New Response types in Laravel using Custom Facades

Too meta? Laravel facades, responses and so-forth

Laravel provides some great tools for simplifying the development of web applications. One of them is the Response facade, which allows us to quickly and easily send information back to the requester (browser window in the case of a normal user, third-party application in the case of API access).

Some examples include:

But what if we want to send back some other kind of response, like streaming a comma separated values (CSV) file back to the user?

There are a couple of approaches. The first (and easiest) is using macros, which are described in the Laravel documentation. The second is a little more complicated, but (in my opinion) lends itself to a better application architecture.


We can define macros anywhere in the chain of execution, as long as it occurs before the usage of the macro (usage typically occurs in your controller classes). However, it’s recommended that you define them either in the routes.php file (for small projects), in your controllers or in a custom helper class (for larger projects).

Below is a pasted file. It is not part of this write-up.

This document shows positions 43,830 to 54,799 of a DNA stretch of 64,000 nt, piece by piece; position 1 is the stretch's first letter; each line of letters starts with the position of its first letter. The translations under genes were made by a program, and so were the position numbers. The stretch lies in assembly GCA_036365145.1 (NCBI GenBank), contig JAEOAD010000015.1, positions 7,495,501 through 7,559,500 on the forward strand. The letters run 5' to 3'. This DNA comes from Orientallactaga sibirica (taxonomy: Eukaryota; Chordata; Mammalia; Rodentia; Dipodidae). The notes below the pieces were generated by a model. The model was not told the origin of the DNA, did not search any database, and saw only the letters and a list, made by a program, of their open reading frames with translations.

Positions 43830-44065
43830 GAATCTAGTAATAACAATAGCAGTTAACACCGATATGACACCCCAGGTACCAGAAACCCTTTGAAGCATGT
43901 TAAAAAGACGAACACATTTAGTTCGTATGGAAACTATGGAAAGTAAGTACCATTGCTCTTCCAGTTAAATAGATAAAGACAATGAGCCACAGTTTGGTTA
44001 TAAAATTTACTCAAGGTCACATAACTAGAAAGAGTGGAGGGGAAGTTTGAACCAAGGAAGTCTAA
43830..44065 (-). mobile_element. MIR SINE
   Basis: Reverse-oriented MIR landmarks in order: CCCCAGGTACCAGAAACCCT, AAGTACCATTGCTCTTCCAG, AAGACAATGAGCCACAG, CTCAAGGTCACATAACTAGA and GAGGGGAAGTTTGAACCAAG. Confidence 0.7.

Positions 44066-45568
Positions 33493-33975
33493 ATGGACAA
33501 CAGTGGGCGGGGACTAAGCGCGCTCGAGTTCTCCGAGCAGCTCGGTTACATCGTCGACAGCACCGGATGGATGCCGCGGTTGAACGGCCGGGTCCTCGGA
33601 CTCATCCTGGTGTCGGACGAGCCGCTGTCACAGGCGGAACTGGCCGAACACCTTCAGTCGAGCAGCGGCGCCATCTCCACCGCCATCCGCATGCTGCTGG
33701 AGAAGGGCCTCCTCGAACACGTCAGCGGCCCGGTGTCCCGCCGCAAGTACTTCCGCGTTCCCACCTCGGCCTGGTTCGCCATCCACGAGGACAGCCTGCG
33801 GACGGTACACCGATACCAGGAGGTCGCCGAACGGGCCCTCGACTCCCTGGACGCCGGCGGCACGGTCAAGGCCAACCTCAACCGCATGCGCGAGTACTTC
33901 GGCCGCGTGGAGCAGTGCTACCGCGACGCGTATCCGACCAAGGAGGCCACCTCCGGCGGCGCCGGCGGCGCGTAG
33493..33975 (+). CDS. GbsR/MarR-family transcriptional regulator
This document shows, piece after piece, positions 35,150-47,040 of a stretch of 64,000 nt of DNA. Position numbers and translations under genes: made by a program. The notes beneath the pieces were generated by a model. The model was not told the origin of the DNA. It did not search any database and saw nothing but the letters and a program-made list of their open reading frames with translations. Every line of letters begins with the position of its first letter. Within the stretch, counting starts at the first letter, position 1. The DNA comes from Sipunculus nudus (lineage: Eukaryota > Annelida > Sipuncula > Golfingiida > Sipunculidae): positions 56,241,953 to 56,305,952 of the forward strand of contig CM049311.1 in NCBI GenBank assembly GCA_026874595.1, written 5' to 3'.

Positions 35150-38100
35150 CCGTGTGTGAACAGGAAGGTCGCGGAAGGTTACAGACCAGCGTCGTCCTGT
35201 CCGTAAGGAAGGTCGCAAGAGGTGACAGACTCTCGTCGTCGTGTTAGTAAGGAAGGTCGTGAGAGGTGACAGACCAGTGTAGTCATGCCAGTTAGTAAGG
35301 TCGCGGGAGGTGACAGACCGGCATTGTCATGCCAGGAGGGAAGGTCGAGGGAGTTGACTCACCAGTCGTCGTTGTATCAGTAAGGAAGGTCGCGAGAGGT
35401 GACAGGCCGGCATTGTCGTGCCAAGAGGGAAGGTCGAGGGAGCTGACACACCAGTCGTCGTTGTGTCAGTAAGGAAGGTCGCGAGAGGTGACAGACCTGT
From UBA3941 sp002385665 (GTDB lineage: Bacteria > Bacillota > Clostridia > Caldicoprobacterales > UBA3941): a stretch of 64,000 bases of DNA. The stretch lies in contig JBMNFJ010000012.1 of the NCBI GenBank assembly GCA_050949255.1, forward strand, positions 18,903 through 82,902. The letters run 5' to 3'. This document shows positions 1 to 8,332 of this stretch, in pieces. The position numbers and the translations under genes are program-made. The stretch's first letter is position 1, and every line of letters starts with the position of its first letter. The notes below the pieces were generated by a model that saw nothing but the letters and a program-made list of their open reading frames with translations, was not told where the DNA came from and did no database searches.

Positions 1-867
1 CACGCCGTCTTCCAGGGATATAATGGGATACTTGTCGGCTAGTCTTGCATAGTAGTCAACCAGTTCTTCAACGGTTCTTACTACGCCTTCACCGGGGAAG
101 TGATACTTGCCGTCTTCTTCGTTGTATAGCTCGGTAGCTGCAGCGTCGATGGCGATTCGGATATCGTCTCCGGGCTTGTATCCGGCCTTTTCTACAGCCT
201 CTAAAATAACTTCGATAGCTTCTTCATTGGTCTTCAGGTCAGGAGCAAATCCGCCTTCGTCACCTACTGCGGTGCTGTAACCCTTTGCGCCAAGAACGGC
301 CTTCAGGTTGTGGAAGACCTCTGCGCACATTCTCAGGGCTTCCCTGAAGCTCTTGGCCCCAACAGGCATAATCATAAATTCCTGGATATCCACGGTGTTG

Here’s an example of how we’d implement the CSV example using this approach:

Custom Response Facade

The other approach is to define a custom response facade. Using this approach, we leverage Laravel’s IoC container to intercept the resolution of the “Response” class and inject our own implementation that extends the core response class.

The benefit of this approach is that we can isolate all response related extensions into their own namespace. This is not necessary for small projects, but if we want to implement many different custom response types, this isolation makes it easy to constrain the complexity of our application.

To start off, we implement the custom Response facade:

And then update the app.php file to reflect this:

… and that’s it!

We can now use the custom response facade in our controllers as such:

  • John Fiala

    Your Gists have all disappeared.

  • Konstantin Komelin

    Thanks for the post. It has given me ideas on how to improve my code.
    One thing, thought. It seams like you have one redundant ‘Content-type’ header in all examples.